Defendants also argue that the trial court erred in finding them negligent when a negligence cause of action was not pled in the original complaint and because defendants owed no legal duty to plaintiff. We disagree with both contentions.
As to the former, a general principle of civil law limits questions submitted to the jury to those issues raised in the pleadings. Young v. Crescente, 132 N.J.L. 223, 228 (E. & A. 1944) (citing Garibaldi v. Rubenstein, 99 N.J.L. 223, 224 (E. & A. 1923)); see also Borelli v. Frollani, 98 N.J. Super. 203, 206-07 (App. Div. 1967) (plaintiff was not allowed to assert a defense of contributory negligence because the defendant's wanton and willful misconduct was not raised in the pleadings). "Pleadings must fairly apprise the adverse party of the claims and issues to be raised at trial and they are required to set forth a statement of facts on which the claim is based." Jardine Estates, Inc. v. Koppel, 24 N.J. 536, 542 (1957) (internal quotations and citations omitted); see Melone v. Jersey Central Power & Light Co., 18 N.J. 163, 174 (1955); Hulbert v. Collins, 22 N.J. Super. 217, 219 (App. Div. 1952); see also Davidson v. Slater, 189 N.J. 166, 188 (2007). ("At the very least, plaintiff will be forced to address causation before the fact-finder and properly may be held to the theory of the case as pled."); Rothman Realty Corp. v. Bereck, 73 N.J. 590, 598 (1977) (parties are limited in their proofs at trial to the issues outlined in the pleadings and pretrial orders and expressing disfavor for the plaintiff's subsequent attempt to add a different theory not previously asserted).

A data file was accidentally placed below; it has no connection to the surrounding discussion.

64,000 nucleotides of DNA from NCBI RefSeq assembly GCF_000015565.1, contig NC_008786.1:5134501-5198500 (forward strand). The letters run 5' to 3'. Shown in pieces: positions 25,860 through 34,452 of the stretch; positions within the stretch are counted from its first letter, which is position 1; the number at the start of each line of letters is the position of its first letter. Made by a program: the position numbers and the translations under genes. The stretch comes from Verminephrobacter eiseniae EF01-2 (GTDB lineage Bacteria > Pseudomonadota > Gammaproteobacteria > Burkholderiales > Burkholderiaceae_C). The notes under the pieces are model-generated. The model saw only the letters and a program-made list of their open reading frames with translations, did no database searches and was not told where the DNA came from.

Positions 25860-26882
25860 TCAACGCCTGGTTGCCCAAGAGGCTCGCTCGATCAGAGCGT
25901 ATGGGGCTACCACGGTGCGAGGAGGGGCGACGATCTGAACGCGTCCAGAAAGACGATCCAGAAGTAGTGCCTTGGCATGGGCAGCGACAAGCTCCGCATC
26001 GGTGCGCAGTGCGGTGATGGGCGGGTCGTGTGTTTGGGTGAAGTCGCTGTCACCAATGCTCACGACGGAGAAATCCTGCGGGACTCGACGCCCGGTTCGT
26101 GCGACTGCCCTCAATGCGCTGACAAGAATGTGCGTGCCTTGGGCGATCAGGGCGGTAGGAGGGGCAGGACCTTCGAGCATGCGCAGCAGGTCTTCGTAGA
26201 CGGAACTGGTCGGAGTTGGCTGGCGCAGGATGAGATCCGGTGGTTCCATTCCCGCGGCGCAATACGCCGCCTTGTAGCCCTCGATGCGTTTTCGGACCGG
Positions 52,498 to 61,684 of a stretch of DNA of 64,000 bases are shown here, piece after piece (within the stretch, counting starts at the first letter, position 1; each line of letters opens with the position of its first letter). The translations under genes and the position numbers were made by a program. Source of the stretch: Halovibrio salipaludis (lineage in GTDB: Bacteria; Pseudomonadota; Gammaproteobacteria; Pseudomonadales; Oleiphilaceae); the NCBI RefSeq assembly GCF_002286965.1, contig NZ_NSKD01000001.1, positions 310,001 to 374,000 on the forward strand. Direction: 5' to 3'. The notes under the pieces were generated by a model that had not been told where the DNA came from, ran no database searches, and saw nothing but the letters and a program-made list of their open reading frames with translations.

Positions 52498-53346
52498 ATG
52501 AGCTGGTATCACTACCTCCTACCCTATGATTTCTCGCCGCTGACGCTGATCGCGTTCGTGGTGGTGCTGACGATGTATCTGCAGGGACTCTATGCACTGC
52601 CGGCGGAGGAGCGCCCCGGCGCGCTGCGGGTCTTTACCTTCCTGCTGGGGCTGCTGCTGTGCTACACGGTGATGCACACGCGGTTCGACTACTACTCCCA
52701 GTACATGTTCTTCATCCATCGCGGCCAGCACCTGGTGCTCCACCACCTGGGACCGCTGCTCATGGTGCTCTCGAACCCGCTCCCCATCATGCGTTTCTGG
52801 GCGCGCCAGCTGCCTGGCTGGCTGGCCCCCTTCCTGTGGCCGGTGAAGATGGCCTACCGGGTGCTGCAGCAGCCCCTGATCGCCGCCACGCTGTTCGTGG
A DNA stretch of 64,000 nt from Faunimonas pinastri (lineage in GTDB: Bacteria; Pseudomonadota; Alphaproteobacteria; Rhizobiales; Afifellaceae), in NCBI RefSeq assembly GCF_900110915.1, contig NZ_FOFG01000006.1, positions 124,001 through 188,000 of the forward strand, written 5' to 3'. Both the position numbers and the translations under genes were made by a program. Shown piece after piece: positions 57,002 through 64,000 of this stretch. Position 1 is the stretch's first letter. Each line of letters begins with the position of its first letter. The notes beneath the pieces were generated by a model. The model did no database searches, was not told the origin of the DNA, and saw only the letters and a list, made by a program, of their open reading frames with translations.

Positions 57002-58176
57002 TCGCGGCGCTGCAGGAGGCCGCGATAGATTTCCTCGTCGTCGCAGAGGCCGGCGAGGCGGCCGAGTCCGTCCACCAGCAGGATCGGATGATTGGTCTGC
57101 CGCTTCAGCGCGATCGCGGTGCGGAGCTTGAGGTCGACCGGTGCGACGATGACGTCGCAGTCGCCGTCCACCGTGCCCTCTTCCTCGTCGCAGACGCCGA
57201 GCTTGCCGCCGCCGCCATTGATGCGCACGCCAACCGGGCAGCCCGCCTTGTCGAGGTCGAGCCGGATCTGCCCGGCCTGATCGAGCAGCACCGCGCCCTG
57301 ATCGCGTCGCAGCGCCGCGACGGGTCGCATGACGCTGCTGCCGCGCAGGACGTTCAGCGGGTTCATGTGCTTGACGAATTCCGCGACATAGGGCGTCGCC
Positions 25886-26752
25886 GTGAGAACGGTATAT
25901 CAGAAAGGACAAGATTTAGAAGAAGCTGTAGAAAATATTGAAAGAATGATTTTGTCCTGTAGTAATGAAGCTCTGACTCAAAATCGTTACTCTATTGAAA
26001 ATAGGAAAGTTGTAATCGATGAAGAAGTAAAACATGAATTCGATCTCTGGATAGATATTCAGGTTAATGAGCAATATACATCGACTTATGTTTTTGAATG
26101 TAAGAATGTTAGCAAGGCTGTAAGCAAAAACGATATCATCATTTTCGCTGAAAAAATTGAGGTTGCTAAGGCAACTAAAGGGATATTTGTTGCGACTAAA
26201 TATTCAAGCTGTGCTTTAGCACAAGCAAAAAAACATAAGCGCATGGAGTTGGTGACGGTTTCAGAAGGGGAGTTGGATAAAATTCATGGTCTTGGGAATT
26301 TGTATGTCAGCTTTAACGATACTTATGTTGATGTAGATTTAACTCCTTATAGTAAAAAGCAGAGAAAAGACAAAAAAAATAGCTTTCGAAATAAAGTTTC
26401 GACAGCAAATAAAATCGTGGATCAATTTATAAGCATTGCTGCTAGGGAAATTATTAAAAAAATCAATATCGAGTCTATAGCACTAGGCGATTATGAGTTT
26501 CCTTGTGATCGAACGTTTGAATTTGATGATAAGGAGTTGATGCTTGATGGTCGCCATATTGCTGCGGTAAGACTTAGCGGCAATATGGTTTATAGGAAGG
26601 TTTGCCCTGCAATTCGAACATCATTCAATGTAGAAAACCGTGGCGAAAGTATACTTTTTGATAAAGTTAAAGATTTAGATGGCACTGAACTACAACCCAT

It is, however, within the authority of the judge to substitute a correct theory of recovery not advanced in the complaint, if it does not create prejudice against the defendant. Witter by Witter v. Leo, 269 N.J. Super. 380, 394 (App. Div.) (citing Farese v. McGarry, 237 N.J. Super. 385, 390-91 (App. Div. 1989)), certif. denied, 135 N.J. 469 (1994)). In Witter by Witter, we acknowledged the authority of the judge to apply an alternative recovery not advanced in the complaint if it is not prejudicial to the defendant. Ibid. There, the plaintiff brought a personal-injury action on behalf of herself and her son, Eric, based on a claim that the defendant was negligent in providing inadequate supervision by allowing her son, Jeffery, to hold a party while she away. Id. at 384. During the party, Eric injured himself while attempting to jump from a roof into defendant's pool. Ibid. At trial, the judge permitted an instruction, requested by the defendant and objected to by the plaintiff, that allowed for recovery on an alternate theory, recognizing that the defendant owed Eric a lower standard of care as a trespasser. Id. at 393-94. Though we recognized the ability of the judge to substitute a more appropriate theory of recovery, we noted that it would be inappropriate for the court to "force upon a plaintiff an alternative theory of recovery that the plaintiff chooses to forgo." Id. at 394.
Here, we perceive no prejudice to defendants for having to defend a negligence claim. Although defendants contend they had no such notice and were prepared only to defend a breach of contract action, the summons attached to plaintiff's complaint clearly and expressly identifies the cause of action as a matter of tort, not contract. And although negligence was not specifically pled in the complaint, defendants asserted in their answer and amended answer an affirmative defense of comparative negligence, making clear they were on notice that the essence of plaintiff's complaint concerned alleged unreasonable conduct on their part. Under the circumstances, plaintiff's negligence claim could be inferred from the facts and theories of liability actually pled. Defendants were on notice thereof.